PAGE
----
Seven die in worst storms for a decade

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The Independent Online

At least seven people were killed and thousand of others left without electricity as gales reaching 120mph battered parts of Britain in the worst storms for a decade.

At least seven people were killed and thousand of others left without electricity as gales reaching 120mph battered parts of Britain in the worst storms for a decade.

Emergency services across the country were stretched to the limit dealing with overturned vehicles, collapsed power lines, fallen trees, structural damage to buildings and flooding as winds and driving rain swept across the UK and Ireland.

The worst-hit areas were in Scotland, Northern Ireland and the north of England. The storm caused widespread disruption to road, rail and ferry services. Forecasters predicted the bad weather would move east overnight.

One man was killed when his lorry overturned in "atrocious" conditions in the Glencoe area, blocking the A82 Inverness-to-Fort William road.

Another driver died on the A1 in North Yorkshire when his lorry was one of eight heavy goods vehicles to overturn in unconnected incidents.

In Tyne and Wear the driver of an HGV was killed when it rolled down an embankment between Seaton Burn and Gosforth Park.

In Chester-le-Street, a female passenger was killed when her vehicle was blown off the road.

Another woman, in York, was killed by falling masonry.

At least two people had to be taken to hospital after they were hit by flying debris in Morpeth, Northumberland, and Ripon Marketplace, in North Yorkshire.

In Dunkeld, Perthshire, a man was killed and a woman injured by a falling tree while walking in the grounds of the Hilton Dunkeld House Hotel, and Strathclyde Police said a lorry driver died when his vehicle overturned in high winds on the A77, near Monkton, Ayrshire.

Power lines were brought down across the country, with more than 40,000 homes in northern Scotland, 1,000 homes in Co Galway in the Republic of Ireland and about 6,300 customers in Northern Ireland left without electricity.

Rail services were badly disrupted. Railtrack imposed an emergency 50mph speed restriction across the Scottish network, while ScotRail cancelled all its electric services, affecting Glasgow's Cathcart Circle, the Argyle Line between Dalmuir and Motherwell, Milngavie to Lanark, the Hamilton Circle, Edinburgh to North Berwick and the Largs branch.

At Stanley junction, between Pitlochry and Perth, 120 people on the GNER service from Inverness to London King's Cross were stranded for several hours after their train was hit by a falling tree.

Ferries were badly hit, with many services in the west of Scotland delayed or diverted and sailings between Stranraer and Belfast cancelled.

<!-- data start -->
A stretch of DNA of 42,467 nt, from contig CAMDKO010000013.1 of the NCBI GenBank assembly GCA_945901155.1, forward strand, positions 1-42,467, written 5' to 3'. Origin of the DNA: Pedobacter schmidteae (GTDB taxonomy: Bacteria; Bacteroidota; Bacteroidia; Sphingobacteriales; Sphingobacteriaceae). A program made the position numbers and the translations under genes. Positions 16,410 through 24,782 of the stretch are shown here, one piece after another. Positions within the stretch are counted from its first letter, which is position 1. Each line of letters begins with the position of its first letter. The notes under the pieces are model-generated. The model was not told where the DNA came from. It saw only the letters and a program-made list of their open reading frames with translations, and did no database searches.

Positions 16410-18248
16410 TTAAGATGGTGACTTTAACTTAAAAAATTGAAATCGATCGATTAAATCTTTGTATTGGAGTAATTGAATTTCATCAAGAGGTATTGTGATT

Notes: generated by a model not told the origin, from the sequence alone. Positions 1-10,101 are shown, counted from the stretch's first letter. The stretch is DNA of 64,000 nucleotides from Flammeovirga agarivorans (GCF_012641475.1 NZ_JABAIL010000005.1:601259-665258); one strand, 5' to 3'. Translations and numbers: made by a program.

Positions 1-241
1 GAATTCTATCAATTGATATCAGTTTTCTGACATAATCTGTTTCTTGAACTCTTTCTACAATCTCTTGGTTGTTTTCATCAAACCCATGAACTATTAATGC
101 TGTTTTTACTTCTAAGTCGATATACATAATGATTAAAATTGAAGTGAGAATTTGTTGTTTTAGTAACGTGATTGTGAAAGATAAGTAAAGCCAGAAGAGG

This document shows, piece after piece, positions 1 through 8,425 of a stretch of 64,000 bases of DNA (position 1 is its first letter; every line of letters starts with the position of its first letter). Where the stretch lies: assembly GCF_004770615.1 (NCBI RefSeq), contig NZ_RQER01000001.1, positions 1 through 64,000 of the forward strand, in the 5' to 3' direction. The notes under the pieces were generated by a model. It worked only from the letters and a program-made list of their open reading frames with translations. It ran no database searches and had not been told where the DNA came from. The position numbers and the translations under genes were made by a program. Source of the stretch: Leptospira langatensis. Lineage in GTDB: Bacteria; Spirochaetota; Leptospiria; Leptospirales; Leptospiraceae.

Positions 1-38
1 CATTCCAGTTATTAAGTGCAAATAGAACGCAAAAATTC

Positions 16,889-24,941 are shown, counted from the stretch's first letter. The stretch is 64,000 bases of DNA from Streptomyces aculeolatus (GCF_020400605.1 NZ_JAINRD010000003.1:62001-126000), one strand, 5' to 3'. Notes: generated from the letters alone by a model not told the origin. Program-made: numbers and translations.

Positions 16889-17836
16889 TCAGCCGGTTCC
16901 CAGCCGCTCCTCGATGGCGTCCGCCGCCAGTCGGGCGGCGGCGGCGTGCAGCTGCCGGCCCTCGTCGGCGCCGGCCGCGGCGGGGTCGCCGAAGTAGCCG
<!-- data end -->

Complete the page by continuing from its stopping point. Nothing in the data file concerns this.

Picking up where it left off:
The Scottish Environment Protection Agency issued 12 flood warnings, in Perthshire, Inverclyde and North Ayrshire. The Environment Agency announced 23 flood warnings for areas in Wales, the Midlands, Cumbria and Buckinghamshire.

Coastal regions were warned to expect higher than usual tide levels and strong winds continuing through the week.

As the gales gathered force during the afternoon some 200 pupils from Dunn Street Primary School in Jarrow, South Tyneside, were sent home after windows shattered.

Many road bridges, including the Erskine Bridge in Renfrewshire and the Forth Bridge, were closed, as was the A66 trans-Pennine route and the A689 road across the Newton Cap viaduct at Bishop Auckland, Co Durham.

Police throughout Britain asked lorry drivers not to travel after a spate of incidents involving overturned lorries in Scotland and northern England. "It is chaos everywhere. We are inundated with calls," said a Northumberland Fire and Rescue spokesman after an articulated lorry was blown over on top of a car at Stannington, Northumberland. "On the A1 wagons are turning over all over the place," the spokesman said.

In Glasgow there was restricted access to the Kingston Bridge, the busiest motorway bridge in Europe.

Other road closures included the A85 Lochearnhead to St Fillans Road at Lochearnhead, the A85 at Glen Ogle between Lix Toll and Crainlarich, the A829 Aberfoyle to Inversnaid Road, the A84 at Kilmahog north of Callander and the A75 Gretna to Stranraer in Dumfries and Galloway.

A woman and her two grandchildren escaped with their lives after a tree crashed on to their car, missing them by inches, near Bournemouth. Barbara Compton, 55, was taking Hannah, seven, and two-year-old Ben on a day trip on Saturday when, minutes into the journey, 75mph winds blew down a 25ft beech tree on to the front of her Volkswagen Passat car. The tree smashed the windscreen, covering all three occupants with shards of glass.

Mrs Compton, a cook for a nursery school, said: "I braked very hard and managed to miss the main part of the tree. Luckily it was only the branches that came down on to the car. It was just a matter of seconds, another foot, and the results could have been so very disastrous. It was a miracle that we weren't killed."

Mrs Compton suffered scratches and bruises. Her daughter-in-law Vicky Ridings, 30, said Hannah, who was sitting in the front, was extremely shocked but otherwise unhurt. Ben, who was in the back, had thought the whole experience was a game. "My son wants to do it again, he thinks it was a brilliant day out," Ms Ridings said.

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